Many years ago, when I was a callow youth, I was given the opportunity to learn about selling engineering products at the feet of a master, a wonderful man called Phil Copp.
Phil was, at that time some 50 years ago, a stereotypical salesman of the era. Maybe my memory plays tricks with me after so long but I seem to recall a gabardine raincoat, a trilby hat, a moustache and a pipe, all of which fitted the image perfectly.
Phil had eons of experience and he used it at every touch and turn. I well recall being with him in a Lancashire mill town when he suddenly stopped the car outside a mill, got out and started to sniff the air.
I was slightly bemused by all this and asked him, with some diffidence I must confess, what he was doing.
“They have a particular process here” he said “and we can make it run better. Come on!” We went into reception and Phil asked (demanded actually) to see the works engineer who duly emerged metaphorically wiping his hand on a filthy rag.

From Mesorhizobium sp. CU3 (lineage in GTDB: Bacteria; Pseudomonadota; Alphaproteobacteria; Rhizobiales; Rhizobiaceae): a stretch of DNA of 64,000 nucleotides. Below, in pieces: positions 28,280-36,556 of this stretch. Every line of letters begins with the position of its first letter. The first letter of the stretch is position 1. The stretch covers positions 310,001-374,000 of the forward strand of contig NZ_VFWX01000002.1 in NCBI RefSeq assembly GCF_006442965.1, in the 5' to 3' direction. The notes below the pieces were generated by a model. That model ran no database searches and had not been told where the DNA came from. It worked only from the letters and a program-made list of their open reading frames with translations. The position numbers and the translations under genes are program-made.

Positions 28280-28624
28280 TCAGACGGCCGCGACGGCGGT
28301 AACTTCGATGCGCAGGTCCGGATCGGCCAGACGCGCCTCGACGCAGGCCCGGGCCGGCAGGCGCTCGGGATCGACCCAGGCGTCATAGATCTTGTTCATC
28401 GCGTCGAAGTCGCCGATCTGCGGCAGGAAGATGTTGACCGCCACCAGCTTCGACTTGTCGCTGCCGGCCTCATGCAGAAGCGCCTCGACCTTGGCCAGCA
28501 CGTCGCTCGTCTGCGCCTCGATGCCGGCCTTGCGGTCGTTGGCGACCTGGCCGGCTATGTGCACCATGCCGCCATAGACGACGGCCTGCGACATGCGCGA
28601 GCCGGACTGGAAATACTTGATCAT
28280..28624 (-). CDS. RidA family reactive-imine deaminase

“Now then” said Phil, “You’re running such and such a process here, aren’t you?” (Memory failure at this stage prevents me from recalling what the process was).
“We are” said the engineer. “Right” said Phil “We can make it run far more efficiently. Come on!” (he liked the imperative)
We went down into the works, took a look at the process, and Phil told the engineer precisely how he could improve the shining hour, which he did in the fullness of time, and successfully, resulting in a nice order on the books for Phil.
The moral of the story? If you say that you have twenty years experience, be careful that it doesn’t turn out to be one year’s experience replicated twenty times.
The really clever thing is to turn your experience into expertise. Assess what you have learned over the years and exploit it (in the nicest possible way) to the benefit of others and, of course, yourself.
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